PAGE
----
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p53 accumulation following cytokinesis failure in the absence of caspase-2

Cell Death & Differentiationvolume 25pages20502052 (2018) | Download Citation

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Caspase-2 is the most conserved member of the caspase family, but its physiological function(s) remains a matter of some debate [1]. Recent work suggests that caspase-2 deficiency in mice makes animals more susceptible to tumorigenesis in various models leading to the concept that caspase-2 is a tumor suppressor [1,2,3]. One of the key characteristics of caspase-2 knockout (KO) MEFs in culture and cells from caspase-2-deficient tumors is a high degree of chromosomal instability (CIN), suggesting that caspase-2 prevents accumulation of aneuploid cells and CIN [1,2,3,4]. Real time imaging of KO cells following prolonged spindle-assembly checkpoint arrest suggests that caspase-2 is required for the deletion of cells carrying mitotic aberrations and this requires the catalytic function of caspase-2 [5]. Another model that may explain increased CIN is suggested by Fava et al. [6]. Their data suggest that supernumerary centrosomes trigger PIDDosome (a caspase-2 activating platform containing Pidd and Raidd)-dependent caspase-2 activation, which then cleaves MDM2, resulting in p53 stabilization and p21-dependent cell cycle arrest [6]. Thus PIDDosome-mediated caspase-2 activation is predicted to be required to restrain polyploidization, preventing CIN, and therefore cancer. The main caveat with such a model is that, unlike Casp2 KO animals, Pidd and Raidd KO mice are not susceptible to enhanced tumourigenesis indicating that PIDDosome is not responsible for the tumor suppressor function of caspase-2 [7, 8].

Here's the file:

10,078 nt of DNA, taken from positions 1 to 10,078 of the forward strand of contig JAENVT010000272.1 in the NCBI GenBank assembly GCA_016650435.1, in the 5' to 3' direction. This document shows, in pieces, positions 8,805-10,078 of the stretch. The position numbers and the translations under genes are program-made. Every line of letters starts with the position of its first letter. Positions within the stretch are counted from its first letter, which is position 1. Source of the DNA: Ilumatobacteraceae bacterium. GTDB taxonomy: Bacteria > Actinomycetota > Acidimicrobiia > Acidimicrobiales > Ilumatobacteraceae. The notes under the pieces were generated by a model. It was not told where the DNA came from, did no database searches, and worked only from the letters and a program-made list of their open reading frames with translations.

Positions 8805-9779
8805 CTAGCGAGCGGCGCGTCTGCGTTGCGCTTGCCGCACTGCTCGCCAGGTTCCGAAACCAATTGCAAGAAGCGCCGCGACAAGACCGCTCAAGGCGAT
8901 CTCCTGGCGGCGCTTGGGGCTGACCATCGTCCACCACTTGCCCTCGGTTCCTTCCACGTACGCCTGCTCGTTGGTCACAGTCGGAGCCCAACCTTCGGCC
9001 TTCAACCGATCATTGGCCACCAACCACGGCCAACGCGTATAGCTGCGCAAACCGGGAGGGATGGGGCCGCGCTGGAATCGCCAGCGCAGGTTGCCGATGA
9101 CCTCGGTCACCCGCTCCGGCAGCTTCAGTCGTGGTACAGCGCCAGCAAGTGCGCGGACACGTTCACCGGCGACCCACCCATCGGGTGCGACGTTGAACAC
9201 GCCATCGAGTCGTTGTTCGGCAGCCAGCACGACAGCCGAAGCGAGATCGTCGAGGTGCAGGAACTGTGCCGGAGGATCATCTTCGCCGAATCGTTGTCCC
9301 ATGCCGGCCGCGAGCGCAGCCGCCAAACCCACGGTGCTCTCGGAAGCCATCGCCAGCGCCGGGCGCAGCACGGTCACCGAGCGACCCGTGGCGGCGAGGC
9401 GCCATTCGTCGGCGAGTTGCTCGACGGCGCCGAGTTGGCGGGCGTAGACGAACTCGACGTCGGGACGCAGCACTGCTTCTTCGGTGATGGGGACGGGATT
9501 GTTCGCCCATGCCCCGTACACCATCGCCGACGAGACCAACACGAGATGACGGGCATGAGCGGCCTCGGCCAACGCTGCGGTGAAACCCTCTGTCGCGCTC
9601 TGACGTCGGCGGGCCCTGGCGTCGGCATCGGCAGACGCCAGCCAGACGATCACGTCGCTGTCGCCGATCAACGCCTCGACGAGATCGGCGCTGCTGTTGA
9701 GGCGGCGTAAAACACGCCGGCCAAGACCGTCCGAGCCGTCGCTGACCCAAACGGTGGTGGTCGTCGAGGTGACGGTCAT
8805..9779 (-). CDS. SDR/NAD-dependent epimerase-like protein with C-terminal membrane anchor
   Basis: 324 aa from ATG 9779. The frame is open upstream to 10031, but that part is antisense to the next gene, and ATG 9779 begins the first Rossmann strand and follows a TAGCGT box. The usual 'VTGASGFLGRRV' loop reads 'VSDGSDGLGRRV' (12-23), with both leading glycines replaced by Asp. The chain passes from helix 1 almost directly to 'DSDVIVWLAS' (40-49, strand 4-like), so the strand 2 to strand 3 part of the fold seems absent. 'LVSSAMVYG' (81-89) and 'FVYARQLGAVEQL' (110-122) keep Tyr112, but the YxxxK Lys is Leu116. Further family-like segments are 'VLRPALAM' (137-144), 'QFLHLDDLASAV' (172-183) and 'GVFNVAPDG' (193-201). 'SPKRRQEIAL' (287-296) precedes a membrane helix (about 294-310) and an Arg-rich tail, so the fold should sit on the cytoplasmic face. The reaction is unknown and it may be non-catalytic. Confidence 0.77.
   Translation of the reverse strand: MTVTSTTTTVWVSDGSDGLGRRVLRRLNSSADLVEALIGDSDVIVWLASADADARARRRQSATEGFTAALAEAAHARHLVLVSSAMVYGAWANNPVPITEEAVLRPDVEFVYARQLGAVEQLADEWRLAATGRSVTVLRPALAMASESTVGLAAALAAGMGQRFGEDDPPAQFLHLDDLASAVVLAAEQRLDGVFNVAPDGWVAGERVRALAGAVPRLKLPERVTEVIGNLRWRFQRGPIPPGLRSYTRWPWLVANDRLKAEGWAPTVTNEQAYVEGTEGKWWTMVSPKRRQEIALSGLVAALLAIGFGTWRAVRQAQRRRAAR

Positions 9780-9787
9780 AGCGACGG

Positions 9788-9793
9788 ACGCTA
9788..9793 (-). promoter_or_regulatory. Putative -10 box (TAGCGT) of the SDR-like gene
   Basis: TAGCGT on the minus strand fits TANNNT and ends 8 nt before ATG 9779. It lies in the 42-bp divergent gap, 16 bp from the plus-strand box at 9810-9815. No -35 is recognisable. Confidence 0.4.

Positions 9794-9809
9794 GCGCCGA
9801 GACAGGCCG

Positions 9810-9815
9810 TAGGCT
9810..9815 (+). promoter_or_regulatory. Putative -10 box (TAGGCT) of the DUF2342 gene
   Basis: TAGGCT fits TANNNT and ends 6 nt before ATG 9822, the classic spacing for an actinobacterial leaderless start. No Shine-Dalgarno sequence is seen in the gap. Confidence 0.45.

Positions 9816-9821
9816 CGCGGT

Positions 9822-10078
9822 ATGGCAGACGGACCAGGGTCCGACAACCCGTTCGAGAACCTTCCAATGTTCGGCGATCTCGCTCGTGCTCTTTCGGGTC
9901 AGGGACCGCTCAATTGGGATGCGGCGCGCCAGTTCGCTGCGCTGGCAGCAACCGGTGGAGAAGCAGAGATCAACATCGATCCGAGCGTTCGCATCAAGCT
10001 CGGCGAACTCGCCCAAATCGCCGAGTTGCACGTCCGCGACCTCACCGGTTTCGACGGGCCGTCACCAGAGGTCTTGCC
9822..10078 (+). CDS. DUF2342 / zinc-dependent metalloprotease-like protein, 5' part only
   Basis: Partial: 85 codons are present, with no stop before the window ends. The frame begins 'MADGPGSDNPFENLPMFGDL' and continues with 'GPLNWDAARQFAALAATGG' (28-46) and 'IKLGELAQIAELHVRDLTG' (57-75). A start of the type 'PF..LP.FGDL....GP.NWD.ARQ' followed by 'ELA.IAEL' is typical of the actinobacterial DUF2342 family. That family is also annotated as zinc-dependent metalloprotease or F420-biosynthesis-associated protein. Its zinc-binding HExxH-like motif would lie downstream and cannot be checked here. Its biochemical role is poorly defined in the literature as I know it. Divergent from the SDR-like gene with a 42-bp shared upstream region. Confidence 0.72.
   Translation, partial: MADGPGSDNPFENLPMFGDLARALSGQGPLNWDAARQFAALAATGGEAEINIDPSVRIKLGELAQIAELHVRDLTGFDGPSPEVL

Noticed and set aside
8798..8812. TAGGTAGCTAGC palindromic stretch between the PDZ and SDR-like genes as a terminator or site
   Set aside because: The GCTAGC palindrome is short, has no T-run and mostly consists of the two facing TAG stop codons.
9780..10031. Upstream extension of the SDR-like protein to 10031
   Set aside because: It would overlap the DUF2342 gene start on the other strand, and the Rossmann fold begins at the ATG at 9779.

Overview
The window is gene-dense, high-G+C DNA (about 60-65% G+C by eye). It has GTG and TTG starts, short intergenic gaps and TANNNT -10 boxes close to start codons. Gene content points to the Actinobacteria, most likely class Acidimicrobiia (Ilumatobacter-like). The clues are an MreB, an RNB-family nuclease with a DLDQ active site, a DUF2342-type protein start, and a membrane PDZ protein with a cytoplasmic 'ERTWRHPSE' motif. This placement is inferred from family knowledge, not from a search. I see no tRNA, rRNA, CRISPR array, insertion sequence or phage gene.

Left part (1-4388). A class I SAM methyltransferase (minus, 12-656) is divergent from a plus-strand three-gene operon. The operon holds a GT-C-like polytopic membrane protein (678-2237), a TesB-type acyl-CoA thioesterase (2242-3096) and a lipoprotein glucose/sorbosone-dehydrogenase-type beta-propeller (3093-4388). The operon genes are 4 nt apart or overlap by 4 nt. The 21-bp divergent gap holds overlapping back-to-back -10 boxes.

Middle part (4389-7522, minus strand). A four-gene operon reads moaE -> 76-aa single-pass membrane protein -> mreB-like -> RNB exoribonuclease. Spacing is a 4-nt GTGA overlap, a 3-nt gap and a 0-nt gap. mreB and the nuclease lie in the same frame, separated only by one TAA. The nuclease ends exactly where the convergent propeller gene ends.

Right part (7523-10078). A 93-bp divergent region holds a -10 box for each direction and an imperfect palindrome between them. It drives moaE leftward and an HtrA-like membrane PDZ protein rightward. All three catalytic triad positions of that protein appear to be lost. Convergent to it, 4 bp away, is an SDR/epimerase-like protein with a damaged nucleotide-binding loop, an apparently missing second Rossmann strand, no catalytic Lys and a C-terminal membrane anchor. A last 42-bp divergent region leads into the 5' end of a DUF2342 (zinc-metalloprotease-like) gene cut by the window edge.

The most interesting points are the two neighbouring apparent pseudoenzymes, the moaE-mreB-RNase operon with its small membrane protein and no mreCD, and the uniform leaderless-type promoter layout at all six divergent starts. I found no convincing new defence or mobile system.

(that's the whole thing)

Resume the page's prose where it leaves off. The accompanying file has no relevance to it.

Most of the studies by Fava et al. used A549 lung adenocarcinoma cells, likely because it is a good in vitro model for cell cycle studies. To examine this pathway in other cell types, we generated CASP2 KO U2OS (human osteosarcoma with wild-type p53) cells and compared them with A549 cells following treatment with the Aurora kinase B (AURKB) inhibitors, ZM447439 (as used by Fava et al.) or AZD1152-HQPA, to induce cytokinesis failure (Suppl. Fig. S1a). AZD1152-HQPA is >3000 times more specific toward AURKB compared with AURKA, while ZM447439 used by Fava et al. in most of their studies has lower selectivity [9]. The results confirm some of the observations reported by Fava et al., including MDM2 cleavage and increased levels of p53 and p21 in parental cells treated with the inhibitors (Fig. 1a). We did not observe any difference between the two AURKB inhibitors. Fava et al. [6] found that CASP2 KO in A549 cells results in complete abrogation of MDM2 cleavage, p53 accumulation, and cell cycle arrest of tetraploid cells following cytokinesis failure. Our data are also consistent with these findings in CASP2 KO A549 cells (Fig. 1a). However, we observed that CASP2 KO U2OS cells, still showed increased p53 levels that appear to be independent of MDM2 cleavage in response to the AURKB inhibitors (Fig. 1a). The p53 response was not as robust as in the parental U2OS cells, as indicated by reduced p21 levels in the absence of caspase-2, and this has previously been documented [1, 4]. Interestingly, we also observed that MDM2 cleavage increases at 24 h and then decreases at 48 h following treatment in the non-synchronized A549, but not in U2OS cells (Suppl. Fig. S1b), which is consistent with previous data [6]. The data here, suggest different responses to AURKB inhibition in different cell types. From a functional perspective, DNA content analysis of CASP2KO U2OS cells treated with AZD1152-HQPA showed increased accumulation of polyploid (>4N) cells when compared to parental U2OS cells. However, these results are not as dramatic as reported for A549 cells. In particular, only marginal differences were observed at 24 h following treatment with AZD1152-HQPA (Fig. 1b). We found that U2OS cells are efficiently blocked in cytokinesis by AZD1152-HQPA, ruling out any possibility that the observations are affected by asynchronous cell populations (Suppl. Fig. S1c). Our data indicate that cytokinesis failure can trigger p53-mediated cell cycle arrest in the absence of caspase-2. This suggests the presence of alternative pathways and cell-type specific differences may drive caspase-2 responses to prevent polyploidization.